Sunday, January 12, 2014

Lace Up

Running makes me more decisive.

It's weird, right?

I mean I started running to get a bit fit.  Since having my kids I have really done no exercise.  Fortunately for me they keep me pretty active, so it's not like no exercise meant no action.  But still.  

I was missing the routine of formal exercise.

And chasing after the kids - we'll once you reach a certain age, it's not really enough is it?

Also, I've had this desire to run a half marathon for a while.  I don't know where this inclination came from, since I've never before been much of a runner.  But I don't know, I reckon it would be fun.  And somewhat of an achievement.  So.

I'm still a ways away from that.  In fact I'm not even close.  And I don't really know how to get there.  But people do it, right?  People get there?  So I figure I can work it out.  I mean it's running, it's not rocket surgery.

I'm starting small, running about 3.5k's twice a week.  I know.  It's nothing.  Don't laugh.  But for someone who has not exercised in six years, like, at all - well I don't want to break a hip, so small steps.

And to give myself something to aim for I'm going to do a fun run in May.  8k's.  Which means I essentially have to add a kilometer a month.  Oh dear.  Can I do that?

I'm sure I can.  Can't I?  Anyway. Tangent.

I have found a quite intriguing byproduct of running to get fit.  (Aside from the fact that it improves my mood - enormously).  It actually makes me more decisive.

Seems like there is really something to Mr Nikes motto Just Do It because when I get back from a run I don't waste time like I can do.  If something needs doing I, yep - just do it.  And things that have been waiting on my to do list for weeks suddenly get cleared.

It's like all the excuses and hesitations just fly out of my head while I'm on the jog.

And it's not just getting on with things.  It is actually deciding on things.  

I have found in the last few years - for I'm sure I wasn't like this always, or was I? - that I have become quite indecisive.  Constantly asking for the opinions, if not approval of others.  

And if you think that's annoying for those around me it's frustrating and at times quite debilitating for me.

Imagine circling around an issue trying to see it from all sides, weighing pros and cons, trying to eliminate all errors for even the simplest choices.  Well okay, not the truly simplest, I can still manage to work out what to eat and what to wear each day.  But still this incessant over-thinking isn't confined to just big life changing events.  And it's exhausting.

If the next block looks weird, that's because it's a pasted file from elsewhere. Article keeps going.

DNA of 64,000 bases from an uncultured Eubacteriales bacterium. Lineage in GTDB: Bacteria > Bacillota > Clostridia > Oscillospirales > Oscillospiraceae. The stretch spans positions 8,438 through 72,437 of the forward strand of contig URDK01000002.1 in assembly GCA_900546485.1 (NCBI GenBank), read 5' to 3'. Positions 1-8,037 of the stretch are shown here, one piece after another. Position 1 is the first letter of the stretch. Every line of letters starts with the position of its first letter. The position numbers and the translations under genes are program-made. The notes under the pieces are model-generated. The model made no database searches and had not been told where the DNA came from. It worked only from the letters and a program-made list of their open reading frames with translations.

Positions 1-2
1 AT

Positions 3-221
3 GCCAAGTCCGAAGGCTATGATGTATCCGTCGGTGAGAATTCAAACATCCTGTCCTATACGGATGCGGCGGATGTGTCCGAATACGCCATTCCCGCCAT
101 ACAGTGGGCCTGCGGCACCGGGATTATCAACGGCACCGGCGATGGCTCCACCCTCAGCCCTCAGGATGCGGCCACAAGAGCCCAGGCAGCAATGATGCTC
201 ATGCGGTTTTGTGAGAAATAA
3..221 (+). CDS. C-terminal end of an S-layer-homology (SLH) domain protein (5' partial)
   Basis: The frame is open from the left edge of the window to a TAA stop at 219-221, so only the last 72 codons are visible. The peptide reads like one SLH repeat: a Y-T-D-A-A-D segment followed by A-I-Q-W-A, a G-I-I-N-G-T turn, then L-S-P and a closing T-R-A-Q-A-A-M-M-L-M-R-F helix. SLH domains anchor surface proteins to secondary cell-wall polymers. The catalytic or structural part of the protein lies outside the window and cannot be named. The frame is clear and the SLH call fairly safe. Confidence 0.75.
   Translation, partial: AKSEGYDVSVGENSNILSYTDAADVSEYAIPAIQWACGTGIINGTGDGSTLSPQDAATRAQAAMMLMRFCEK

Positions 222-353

I'm going to say that it is one of the (many) things that have changed in me since becoming not just a parent, but a family.  Which for me has meant two fundamental challenges to my independence.  

The obvious one is that I am no longer just responsible for myself.  My decisions now impact me, my partner and our children.  So is it any wonder I feel the need to analyse my choices, to make sure they are for the benefit of not only myself but my family.  

The less obvious but equally pervasive is that I am no longer making my own money.  I know that this really shouldn't be an issue, after not working for 5 years plus, it's just how our household runs.  Still for someone who earned  wage since I was legally able (14 years and 9 months) not doing so has taken some getting used to.

It's these subtle and yet major changes to my autonomy that I think have infiltrated my ability to be decisive, to feel confident to just make a choice.

I do not understand why running would impact on this but it does.  And it feels good.  Because indecision is a bit of a spiral.  Feeling unsure about what to do is really undermining and self perpetuating.

Running on the other hand is, it seems just totally freaking awesome.  So the next time I'm procrastinating, over-analysing or hesitating I'm getting out of my head, pulling on the running shoes and heading for the door.  Lace up.

Have you discovered any hidden benefits of exercise?

Listen to The Black Eyed Peas Let's Get It Started

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